D-nial: 11/01/06
S: 07/21/07
D-ing! (very slowly)
--

Posts: 913 | Registered: Dec 2006
ohpuhlease
♀ Member
Member # 13679
Default  Posted: 11:41 PM, April 14th (Saturday), 2007View ProfileEdit MessagePrivate MessageHomepage

-No contact with any OW
-Let me know whenever there is contact or attempts at such and what was discussed
-Daily phone communication; email and text only in addition to, not instead of
-Find a longterm/permanent job in a location that enables us to live as a family by September, and absolutely no later than the end of the year
-No more lies; full honesty and openness; let me verify as needed without objection or anger
-Answer all my questions
-Tell me you love me every day
-Act loving to me in private and in public
-MC
-Do whatever is needed (IC, if necessary) to work through your issues and how to avoid this ever happening again

This is a beautiful list and very well thought out. It's exactly like mine .

The only thing that is missing from your list that is on mine is the 'days off' piece.

At least every other time he is home, we try to go away and have some fun. It gives us both something new and exciting to plan together and to talk about that is not A related. This is a great little distraction thing to do because the opportunities are endless...going away to a hotel...going fishing...hiking in the mountains...

The thing is that I want 'quality' time when he's home. I don't want to sit there and say 'So now what do you want to do.'

[This message edited by ohpuhlease at 11:42 PM, April 14th (Saturday)]


Those who know others are intelligent. Those who know themselves are truly wise. - Lao-tzu, Tao Te Ching


Posts: 5714 | Registered: Feb 2007 | From: *Proudly Canadian...Eh!*
punky
♀ Member
Member # 12233
Default  Posted: 10:45 AM, April 15th (Sunday), 2007View ProfileEdit MessagePrivate MessageHomepage

incrisis--I really like the question about boundaries for R. I set a boundary/ultimatum for me not filing! It was, of course, absolute NC. But I definitely need to have some rules for R, as he will have some or should have some, too.

I like your list and will use it as a springboard to help me come up with my list! So, thanks!

One thing that I am coming to realize, though, is that I really can't do this LDM thing much longer. It's been about 16 years and it's taken its toll and it's not pretty. I'm in a tough place today and need some support.

I need time with my H and am not getting it.


Be a lion, not a mowess...
The Cowardly Lion

Posts: 11294 | Registered: Oct 2006 | From: A whole 'nother country
ohpuhlease
♀ Member
Member # 13679
Default  Posted: 10:59 AM, April 15th (Sunday), 2007View ProfileEdit MessagePrivate MessageHomepage

Hey Punky... Oh man do I know what you're saying. It's been good spending time with him on his days off but it almost feels like it's just pieces...the whole relationship or marriage picture isn't there. Geez!

I have been struggling with that very same thing. Here is where I get stuck, hit a road block and just say 'I give up.'

This is FWH job. It's what he does and he makes great $ at it. This is extremely important to him to retire early and be able to help our kids with their first home, etc... It has always been important to him for us to never have any financial worries unlike when he was growing up. So this is something that is so DEEPLY engrained in him, that there is no way he could change. If he did stop, I know he would be miserable and I would never ask him to put all of that aside. I don't want him to be home and to be miserable.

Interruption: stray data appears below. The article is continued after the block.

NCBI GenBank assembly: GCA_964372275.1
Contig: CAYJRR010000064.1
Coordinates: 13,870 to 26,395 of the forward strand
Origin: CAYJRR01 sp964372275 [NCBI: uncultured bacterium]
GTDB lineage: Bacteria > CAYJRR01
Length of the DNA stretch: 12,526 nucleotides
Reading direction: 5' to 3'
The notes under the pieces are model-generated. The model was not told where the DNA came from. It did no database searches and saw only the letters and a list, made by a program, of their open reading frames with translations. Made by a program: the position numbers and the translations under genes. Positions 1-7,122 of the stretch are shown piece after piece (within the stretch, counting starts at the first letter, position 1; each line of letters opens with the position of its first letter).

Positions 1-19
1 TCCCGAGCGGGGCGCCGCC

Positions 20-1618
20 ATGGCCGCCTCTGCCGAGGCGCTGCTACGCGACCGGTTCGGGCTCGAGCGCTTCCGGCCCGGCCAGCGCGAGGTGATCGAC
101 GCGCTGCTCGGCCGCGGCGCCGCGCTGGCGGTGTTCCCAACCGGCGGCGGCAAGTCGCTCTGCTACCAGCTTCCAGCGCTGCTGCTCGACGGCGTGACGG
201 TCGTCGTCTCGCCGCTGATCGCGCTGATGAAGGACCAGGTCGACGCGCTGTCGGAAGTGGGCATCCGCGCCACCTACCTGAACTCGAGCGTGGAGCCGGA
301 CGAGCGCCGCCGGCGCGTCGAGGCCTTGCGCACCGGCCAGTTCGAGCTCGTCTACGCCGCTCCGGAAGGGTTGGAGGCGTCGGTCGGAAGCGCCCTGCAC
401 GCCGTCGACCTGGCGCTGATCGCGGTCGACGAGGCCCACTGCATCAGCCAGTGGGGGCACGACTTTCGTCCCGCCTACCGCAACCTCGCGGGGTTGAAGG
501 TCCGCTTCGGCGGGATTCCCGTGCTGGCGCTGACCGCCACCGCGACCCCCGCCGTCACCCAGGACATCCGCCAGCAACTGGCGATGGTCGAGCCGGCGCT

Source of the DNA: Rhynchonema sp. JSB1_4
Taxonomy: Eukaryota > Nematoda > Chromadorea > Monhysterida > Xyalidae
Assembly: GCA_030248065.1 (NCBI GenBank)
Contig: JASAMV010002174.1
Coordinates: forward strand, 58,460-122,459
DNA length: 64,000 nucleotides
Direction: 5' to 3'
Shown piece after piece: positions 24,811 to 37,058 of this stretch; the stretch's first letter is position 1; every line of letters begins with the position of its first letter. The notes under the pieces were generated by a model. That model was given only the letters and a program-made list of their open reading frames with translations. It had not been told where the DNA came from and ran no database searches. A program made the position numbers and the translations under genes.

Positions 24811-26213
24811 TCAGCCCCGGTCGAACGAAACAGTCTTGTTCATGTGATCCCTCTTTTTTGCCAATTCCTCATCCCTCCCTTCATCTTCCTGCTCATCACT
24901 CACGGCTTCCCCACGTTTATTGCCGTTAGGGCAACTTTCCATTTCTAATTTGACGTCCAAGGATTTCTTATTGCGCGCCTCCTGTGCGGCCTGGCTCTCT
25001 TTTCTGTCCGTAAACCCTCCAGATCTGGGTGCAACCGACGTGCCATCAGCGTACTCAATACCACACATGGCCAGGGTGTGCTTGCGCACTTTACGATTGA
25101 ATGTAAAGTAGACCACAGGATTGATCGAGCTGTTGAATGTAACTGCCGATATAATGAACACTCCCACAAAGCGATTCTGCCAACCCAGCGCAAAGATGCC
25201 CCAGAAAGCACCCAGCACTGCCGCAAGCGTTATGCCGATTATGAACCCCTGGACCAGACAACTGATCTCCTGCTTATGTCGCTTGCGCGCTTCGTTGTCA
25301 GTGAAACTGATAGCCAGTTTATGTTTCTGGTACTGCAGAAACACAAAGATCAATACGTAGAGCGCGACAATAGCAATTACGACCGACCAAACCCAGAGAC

On the hand, this is so NOT the life I imagined of growing old with someone. Our kids are older, they have other interests and I'm bored. I have lots of friends but it's either a couples thing, or my single friends which, at times, are way more depressing to be around.

I hate being stuck in limbo land. FWH has told me it'll be about 5 more years of doing this. Can I stick it out? I honestly don't know. I wish and pray that I did.

Hugs to you, I know exactly where your head and heart are at.


Those who know others are intelligent. Those who know themselves are truly wise. - Lao-tzu, Tao Te Ching


Posts: 5714 | Registered: Feb 2007 | From: *Proudly Canadian...Eh!*
punky
♀ Member
Member # 12233
Default  Posted: 11:06 AM, April 15th (Sunday), 2007View ProfileEdit MessagePrivate MessageHomepage

Thanks, ohpulease...

H's coming home tomorrow. Sometimes I get in a funk right before he comes home. I am happy on the one hand, but on the other, it just reminds me of what I don't have MOST OF THE REST OF THE TIME!

Totally get the "pieces" of time remark. I am tired of the crumbs and just want the whole loaf of bread!

Am glad you guys are here. So hard for others to understand...


Be a lion, not a mowess...
The Cowardly Lion

Posts: 11294 | Registered: Oct 2006 | From: A whole 'nother country
punky
♀ Member
Member # 12233
Default  Posted: 11:12 AM, April 15th (Sunday), 2007View ProfileEdit MessagePrivate MessageHomepage

My H's job is also one that is fulfilling to him and he does very well financially. Unfortunately, we are not together often enough to come to mutual agreement on money stuff, so we're not really seeing the benefit of the income either! So, it's a double edged sword for me: he's gone because of the $, but the $ isn't helping in so many ways!

One option would be for the kids and I to move to where he is. It is about 4-5 times more expensive than where we are now, would uproot kids in the middle of friends, school, activities, would entail me selling my portion of a business that I own with another woman--it's crazy. If we do this, the sacrifices would be on the heads of me and the kids. Not him. And do I want to do this if I am not sure he even wants us? What a mess.


Be a lion, not a mowess...
The Cowardly Lion

Posts: 11294 | Registered: Oct 2006 | From: A whole 'nother country